Typically, Article Processing Charges (APCs) are paid by the authors of each published paper – the APC is the same amount as a regular submission to the journal the Special Issue is in. For more details on article processing charges, please see the Article Processing Charges section.
If Guest Editors wish to provide financial support for contributing authors to cover the APCs, either themselves or via a third party, this must be raised with Lithosphere’s staff at the point of proposing the Special Issue, or as soon as the Call for Papers has been issued. If approved, this may necessitate mention in the articles’ Conflicts of Interest statements and must be declared in the editorial that accompanies the Special Issue.
The Guest Editorial team receive three complimentary APC waivers that they can use either to commission Review articles or to publish Review or Research articles themselves.
Publication of articles in a Special Issue
Manuscripts may be submitted for review as soon as the Special Issue opens. Accepted articles are immediately published in the Special Issue and become available to readers.
We typically allow six months from the initial Call for Papers to the final submission deadline. After the deadline, the Special Issue will no longer accept new submissions, but new articles will continue to appear in the Special Issue as manuscripts make their way through the review process.
The last articles in a Special Issue will typically appear three to five months from the submission deadline, depending on the speed of reviews. The Special Issue is considered complete once the Guest Editors publish their introductory editorial.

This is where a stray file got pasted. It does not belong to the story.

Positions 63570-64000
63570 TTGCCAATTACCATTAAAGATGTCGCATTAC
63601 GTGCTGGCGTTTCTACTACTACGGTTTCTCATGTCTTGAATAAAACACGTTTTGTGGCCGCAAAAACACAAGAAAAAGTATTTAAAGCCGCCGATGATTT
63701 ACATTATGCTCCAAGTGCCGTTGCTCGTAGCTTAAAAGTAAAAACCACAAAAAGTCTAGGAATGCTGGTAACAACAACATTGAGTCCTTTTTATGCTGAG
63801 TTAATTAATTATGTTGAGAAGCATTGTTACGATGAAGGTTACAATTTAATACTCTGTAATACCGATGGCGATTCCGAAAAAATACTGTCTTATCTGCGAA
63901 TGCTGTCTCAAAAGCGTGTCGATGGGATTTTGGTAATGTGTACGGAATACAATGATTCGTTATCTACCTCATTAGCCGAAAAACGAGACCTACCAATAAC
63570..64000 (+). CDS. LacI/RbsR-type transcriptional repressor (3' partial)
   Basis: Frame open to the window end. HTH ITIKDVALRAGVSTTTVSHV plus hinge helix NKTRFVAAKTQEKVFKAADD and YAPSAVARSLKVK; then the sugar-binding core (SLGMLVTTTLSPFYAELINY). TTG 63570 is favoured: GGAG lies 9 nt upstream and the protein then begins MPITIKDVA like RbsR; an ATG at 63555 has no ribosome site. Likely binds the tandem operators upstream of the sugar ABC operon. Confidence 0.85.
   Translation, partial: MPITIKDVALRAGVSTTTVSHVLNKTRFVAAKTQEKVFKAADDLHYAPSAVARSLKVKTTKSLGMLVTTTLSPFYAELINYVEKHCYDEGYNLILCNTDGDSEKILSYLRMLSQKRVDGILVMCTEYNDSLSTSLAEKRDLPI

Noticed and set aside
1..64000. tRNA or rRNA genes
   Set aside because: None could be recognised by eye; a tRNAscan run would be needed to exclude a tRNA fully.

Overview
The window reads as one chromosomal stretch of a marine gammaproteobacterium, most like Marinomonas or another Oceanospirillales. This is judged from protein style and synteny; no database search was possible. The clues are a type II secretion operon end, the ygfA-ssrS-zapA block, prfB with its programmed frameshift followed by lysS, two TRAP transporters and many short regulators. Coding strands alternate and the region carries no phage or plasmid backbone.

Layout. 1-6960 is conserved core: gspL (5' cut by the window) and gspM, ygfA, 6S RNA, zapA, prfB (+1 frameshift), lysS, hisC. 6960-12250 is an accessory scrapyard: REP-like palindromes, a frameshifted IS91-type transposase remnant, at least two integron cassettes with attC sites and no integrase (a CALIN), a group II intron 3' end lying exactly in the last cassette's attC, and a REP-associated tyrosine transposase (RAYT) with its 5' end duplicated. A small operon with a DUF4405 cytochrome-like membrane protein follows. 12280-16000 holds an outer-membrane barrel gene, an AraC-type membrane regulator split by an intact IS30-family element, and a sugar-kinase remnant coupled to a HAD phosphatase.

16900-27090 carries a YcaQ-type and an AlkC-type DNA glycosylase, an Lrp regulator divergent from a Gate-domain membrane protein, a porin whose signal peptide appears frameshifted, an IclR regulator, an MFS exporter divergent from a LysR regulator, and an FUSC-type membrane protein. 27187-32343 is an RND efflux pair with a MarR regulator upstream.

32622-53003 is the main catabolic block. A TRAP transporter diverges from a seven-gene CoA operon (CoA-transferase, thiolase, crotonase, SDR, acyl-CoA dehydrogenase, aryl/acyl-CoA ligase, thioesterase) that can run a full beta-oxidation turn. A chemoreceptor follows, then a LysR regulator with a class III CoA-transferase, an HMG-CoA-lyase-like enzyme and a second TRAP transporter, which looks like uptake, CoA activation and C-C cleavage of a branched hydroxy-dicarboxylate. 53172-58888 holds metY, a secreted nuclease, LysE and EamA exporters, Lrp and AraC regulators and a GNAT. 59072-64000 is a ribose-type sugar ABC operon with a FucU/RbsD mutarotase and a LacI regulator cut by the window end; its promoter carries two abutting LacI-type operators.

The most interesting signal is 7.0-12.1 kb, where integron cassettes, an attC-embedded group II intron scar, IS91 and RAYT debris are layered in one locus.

Benefits of being a Guest Editor
The Guest Editorial team as a whole can contribute a maximum of three papers to their Special Issue, alongside an introductory short editorial (which is exempt from an APC). In addition, the Guest Editorial team receive three complimentary APC waivers that they can use either to commission Review articles or to publish Review or Research articles themselves.
Being a Guest Editor of a Special Issue is an excellent way to improve your academic profile. It provides the chance to interact with peers and marks you out as influential within your discipline. The relationships you develop will last beyond the publication of your Special Issue, establishing a network for future collaboration.
Lithosphere is Open Access, providing immediate, worldwide, barrier-free access to every published article. This increases the visibility and impact of work published in the Special Issue and improves the academic profiles of the Guest Editors.
Previous Guest Editors have highlighted the following as being among the most rewarding aspects of assisting in the development of a Special Issue:
- Being at the forefront of scientific communication
- Exerting creativity in the inception and development of a topic
- Assembling and working with a strong team of Editors
- Handling manuscripts close to their professional interests
- Gaining a better understanding of editorial processes
- Networking with like-minded colleagues around the world
- Forging new contacts with field leaders
- Contribution to, and recognition from, the research community
- Seeing articles from their Special Issue referenced and cited in future articles
- Feeling they have contributed to the development of the journal
In recognition of the Guest Editors’ efforts, and to provide full transparency about the journal’s review process, the name of the Guest Editor who accepts a manuscript will be included in the published version of the article.